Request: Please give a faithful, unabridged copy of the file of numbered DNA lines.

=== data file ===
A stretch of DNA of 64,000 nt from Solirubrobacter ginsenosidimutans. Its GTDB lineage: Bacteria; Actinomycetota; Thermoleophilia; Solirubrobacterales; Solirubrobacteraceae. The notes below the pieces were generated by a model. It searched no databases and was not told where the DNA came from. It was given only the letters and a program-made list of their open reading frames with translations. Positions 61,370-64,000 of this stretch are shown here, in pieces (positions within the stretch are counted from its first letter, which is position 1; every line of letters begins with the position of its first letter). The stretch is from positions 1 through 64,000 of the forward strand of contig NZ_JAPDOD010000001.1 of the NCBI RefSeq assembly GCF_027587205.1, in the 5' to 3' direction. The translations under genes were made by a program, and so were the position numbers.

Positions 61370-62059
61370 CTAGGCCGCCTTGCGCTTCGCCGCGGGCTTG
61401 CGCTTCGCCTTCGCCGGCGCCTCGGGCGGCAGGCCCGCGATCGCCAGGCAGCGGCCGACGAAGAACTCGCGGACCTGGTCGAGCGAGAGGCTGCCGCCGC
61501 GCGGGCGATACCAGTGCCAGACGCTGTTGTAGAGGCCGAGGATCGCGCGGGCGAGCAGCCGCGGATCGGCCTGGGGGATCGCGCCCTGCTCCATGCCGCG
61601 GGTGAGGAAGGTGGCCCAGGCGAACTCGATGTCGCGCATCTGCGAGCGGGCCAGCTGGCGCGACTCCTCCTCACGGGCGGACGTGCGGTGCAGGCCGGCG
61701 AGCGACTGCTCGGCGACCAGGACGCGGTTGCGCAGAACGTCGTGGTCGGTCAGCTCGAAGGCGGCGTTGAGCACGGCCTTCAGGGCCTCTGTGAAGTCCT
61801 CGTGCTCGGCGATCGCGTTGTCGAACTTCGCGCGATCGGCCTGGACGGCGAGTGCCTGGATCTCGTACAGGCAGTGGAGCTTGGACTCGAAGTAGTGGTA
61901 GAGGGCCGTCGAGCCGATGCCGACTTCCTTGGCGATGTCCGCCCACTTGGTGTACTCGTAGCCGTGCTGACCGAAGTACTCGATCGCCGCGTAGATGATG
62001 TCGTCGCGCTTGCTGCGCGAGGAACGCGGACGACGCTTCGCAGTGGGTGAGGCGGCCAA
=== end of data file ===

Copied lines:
A stretch of DNA of 64,000 nt from Solirubrobacter ginsenosidimutans. Its GTDB lineage: Bacteria; Actinomycetota; Thermoleophilia; Solirubrobacterales; Solirubrobacteraceae. The notes below the pieces were generated by a model. It searched no databases and was not told where the DNA came from. It was given only the letters and a program-made list of their open reading frames with translations. Positions 61,370-64,000 of this stretch are shown here, in pieces (positions within the stretch are counted from its first letter, which is position 1; every line of letters begins with the position of its first letter). The stretch is from positions 1 through 64,000 of the forward strand of contig NZ_JAPDOD010000001.1 of the NCBI RefSeq assembly GCF_027587205.1, in the 5' to 3' direction. The translations under genes were made by a program, and so were the position numbers.

Positions 61370-62059
61370 CTAGGCCGCCTTGCGCTTCGCCGCGGGCTTG
61401 CGCTTCGCCTTCGCCGGCGCCTCGGGCGGCAGGCCCGCGATCGCCAGGCAGCGGCCGACGAAGAACTCGCGGACCTGGTCGAGCGAGAGGCTGCCGCCGC
61501 GCGGGCGATACCAGTGCCAGACGCTGTTGTAGAGGCCGAGGATCGCGCGGGCGAGCAGCCGCGGATCGGCCTGGGGGATCGCGCCCTGCTCCATGCCGCG
61601 GGTGAGGAAGGTGGCCCAGGCGAACTCGATGTCGCGCATCTGCGAGCGGGCCAGCTGGCGCGACTCCTCCTCACGGGCGGACGTGCGGTGCAGGCCGGCG
61701 AGCGACTGCTCGGCGACCAGGACGCGGTTGCGCAGAACGTCGTGGTCGGTCAGCTCGAAGGCGGCGTTGAGCACGGCCTTCAGGGCCTCTGTGAAGTCCT
61801 CGTGCTCGGCGATCGCGTTGTCGAACTTCGCGCGATCGGCCTGGACGGCGAGTGCCTGGATCTCGTACAGGCAGTGGAGCTTGGACTCGAAGTAGTGGTA
61901 GAGGGCCGTCGAGCCGATGCCGACTTCCTTGGCGATGTCCGCCCACTTGGTGTACTCGTAGCCGTGCTGACCGAAGTACTCGATCGCCGCGTAGATGATG
62001 TCGTCGCGCTTGCTGCGCGAGGAACGCGGACGACGCTTCGCAGTGGGTGAGGCGGCCAA